This solves the problem of URLs changing over time, but can lead to inconsistent experiences. If the API developer is posting JSON or a similar data structure then that is easy, but if they are posting with a Content-Type of image/png or even text/csv then this becomes very complicated very quickly.

Some suggest the solution to that problem is to move the parameter to the query string, but now the API version is in the URL again! Immediately many of the problems of the first two approaches are back.

1 POST /places?version=1.0 HTTP/1.1

2 Host: api.example.com


4 header1,header2

5 value1,value2

This… just do something else. Many PHP frameworks ignore the query string under anything other than a GET request, which goes against the HTTP specification but is still common. Having this parameter that moves around inside different content types in the body or sometimes in the URL or even always in the URL regardless of the HTTP Verb being used is just confusing.

Popular APIs

· Netflix

· Google Data

· PayPal

· Amazon SQS


· Simple for API developers

· Simple for API consumers

· Keeps URLs the same when param is in the body

· Technically a bit more RESTful than putting version in the URI


· Different content-types require different params, and some (like CSV) just do not fit

· Forces API consumers to do weird stuff to keep links up-to-date when the param is in the query string

Approach #3: Custom Request Header

So if the URL and the HTTP body is a bad place to put API version information, where else is left? Well, headers of course!

1 GET /places HTTP/1.1

2 Host: api.example.com

3 BadApiVersion: 1.0

This example was lifted from Mark Nottingham, who is the chair of the IEFT HTTPbis Working Group at the time of writing. That group is in charge of revising HTTP 1.1 and working on HTTP 2.0. He has this to say about custom version headers:

This is broken and wrong for a whole mess of reasons. Why?

First, because the server’s response depends on the version in the request header, it means that the response really needs to be:

1 HTTP/1.1 200 OK

2 BadAPIVersion: 1.1

3 Vary: BadAPIVersion

Otherwise, intervening caches can give clients the wrong response (e.g., a 1.2 response to a 1.1 client, or vice versa).
Source: Mark Nottingham, “Bad HTTP API Smells: Version Headers”

Without specifying the Vary header, it is hard for a cache system like Varnish to know that somebody asking for 1.0 because the URL is any different than somebody asking for 1.1 or 2.0. That can be a big problem as API consumers asking for a specific version need to get that version, not a different one.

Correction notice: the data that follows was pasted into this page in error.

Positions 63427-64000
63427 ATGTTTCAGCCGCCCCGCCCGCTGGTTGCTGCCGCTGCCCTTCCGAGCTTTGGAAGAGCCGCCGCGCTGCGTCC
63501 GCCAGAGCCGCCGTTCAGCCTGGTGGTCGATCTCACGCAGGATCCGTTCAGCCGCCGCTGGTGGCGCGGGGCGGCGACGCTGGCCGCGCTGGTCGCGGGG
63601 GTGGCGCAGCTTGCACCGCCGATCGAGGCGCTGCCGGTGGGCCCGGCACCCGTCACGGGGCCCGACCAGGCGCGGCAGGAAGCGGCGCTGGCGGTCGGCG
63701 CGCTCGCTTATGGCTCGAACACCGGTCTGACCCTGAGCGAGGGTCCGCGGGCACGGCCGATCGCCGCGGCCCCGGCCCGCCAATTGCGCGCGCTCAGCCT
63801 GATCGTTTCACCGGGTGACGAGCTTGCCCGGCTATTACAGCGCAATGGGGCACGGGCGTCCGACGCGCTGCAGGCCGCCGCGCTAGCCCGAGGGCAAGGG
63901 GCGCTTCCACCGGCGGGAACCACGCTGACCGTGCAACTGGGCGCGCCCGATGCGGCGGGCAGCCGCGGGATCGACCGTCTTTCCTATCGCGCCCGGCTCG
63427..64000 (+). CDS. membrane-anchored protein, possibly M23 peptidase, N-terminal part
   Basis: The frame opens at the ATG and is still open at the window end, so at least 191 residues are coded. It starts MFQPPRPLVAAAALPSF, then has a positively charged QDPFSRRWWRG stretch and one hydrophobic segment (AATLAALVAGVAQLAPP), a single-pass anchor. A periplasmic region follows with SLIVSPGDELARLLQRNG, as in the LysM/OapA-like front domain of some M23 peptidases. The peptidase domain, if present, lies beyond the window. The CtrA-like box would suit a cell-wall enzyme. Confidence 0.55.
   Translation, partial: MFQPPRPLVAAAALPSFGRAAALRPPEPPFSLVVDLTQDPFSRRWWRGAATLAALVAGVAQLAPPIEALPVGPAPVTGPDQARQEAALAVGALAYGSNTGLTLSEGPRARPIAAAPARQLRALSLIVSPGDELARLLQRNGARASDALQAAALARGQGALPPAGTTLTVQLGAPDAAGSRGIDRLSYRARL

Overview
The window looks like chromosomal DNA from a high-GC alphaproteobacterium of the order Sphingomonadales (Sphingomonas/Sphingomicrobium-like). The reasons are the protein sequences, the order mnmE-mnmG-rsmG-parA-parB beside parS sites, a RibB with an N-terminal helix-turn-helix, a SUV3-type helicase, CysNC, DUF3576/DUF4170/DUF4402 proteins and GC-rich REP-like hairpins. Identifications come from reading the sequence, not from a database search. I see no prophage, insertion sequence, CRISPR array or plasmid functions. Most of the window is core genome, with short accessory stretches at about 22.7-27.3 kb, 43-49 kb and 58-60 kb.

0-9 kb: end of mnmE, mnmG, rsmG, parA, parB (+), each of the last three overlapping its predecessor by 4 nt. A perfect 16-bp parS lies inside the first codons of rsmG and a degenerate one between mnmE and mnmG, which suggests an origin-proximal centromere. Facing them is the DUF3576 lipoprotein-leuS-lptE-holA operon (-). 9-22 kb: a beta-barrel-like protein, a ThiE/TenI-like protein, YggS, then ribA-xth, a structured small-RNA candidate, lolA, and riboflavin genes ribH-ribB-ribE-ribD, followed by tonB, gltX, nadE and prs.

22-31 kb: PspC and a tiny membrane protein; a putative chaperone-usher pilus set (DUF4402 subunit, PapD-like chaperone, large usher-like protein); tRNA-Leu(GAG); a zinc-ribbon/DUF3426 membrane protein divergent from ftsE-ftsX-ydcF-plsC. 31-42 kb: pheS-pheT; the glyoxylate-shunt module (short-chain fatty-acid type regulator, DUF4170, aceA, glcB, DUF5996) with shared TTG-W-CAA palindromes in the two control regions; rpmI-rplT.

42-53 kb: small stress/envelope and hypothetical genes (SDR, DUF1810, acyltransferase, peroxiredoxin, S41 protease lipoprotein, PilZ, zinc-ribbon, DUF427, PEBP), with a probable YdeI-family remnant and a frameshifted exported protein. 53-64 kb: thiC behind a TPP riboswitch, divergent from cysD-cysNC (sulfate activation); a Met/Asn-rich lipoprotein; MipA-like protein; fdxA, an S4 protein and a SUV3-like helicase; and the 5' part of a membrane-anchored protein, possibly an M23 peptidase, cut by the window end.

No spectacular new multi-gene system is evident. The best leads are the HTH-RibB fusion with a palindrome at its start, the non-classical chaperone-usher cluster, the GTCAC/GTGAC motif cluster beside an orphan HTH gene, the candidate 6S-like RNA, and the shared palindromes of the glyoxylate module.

Beyond that rather tricky caching issue, it is just generally annoying. If you use a custom header then API consumers need to go and look at your documentation to remember which it is. Maybe it is API-Version or Foursquare-Version or X-Api-Version or Dave. Who knows, and who can remember.

Popular APIs

· Azure


· Simple for API consumers (if they know about headers)

· Keeps URLs the same

· Technically a bit more RESTful than putting version in the URI


· Cache systems can get confused

· API developers can get confused (if they do not know about headers)

Approach #4: Content Negotiation

The Accept header is designed to ask the server to respond with a specific resource in a different format. Traditionally many developers think of this in terms of only (X)HTML, JSON, Images, etc, but it can be more generic than that. If we can RESTfully ask for our data to come back with different content-types having different syntax, then why not reuse this exact same header for versions too?

GitHub follow the advice of many of the people named in this chapter so far, and use the Accept header to return different Media Types.

All GitHub media types look like this:


The most basic media types the API supports are:


Source: GitHub, “Media Types”

Basically if you ask for application/json or application/vnd.github+json then you are going to get JSON. Without specifying further, they will show you the current default response, which at the time of writing is v3 but could at any time change to v4. They warn that if you do not specify the version then your apps will break! Fair enough.

To specify the version, you must use Accept: application/vnd.github.v3+json, then if the default switches to v4 at some point in the future, your application will continue to use v3.

This solves the caching problem, solves the URL manipulation problems of the URL-based versioning approaches, is considered rather RESTful, but can confuse some developers. Maybe train them to get used to it, or maybe stick with URL-based versioning, but it is semantically more correct and generally works very well. This was done at Kapture for the internal API and it worked without problems.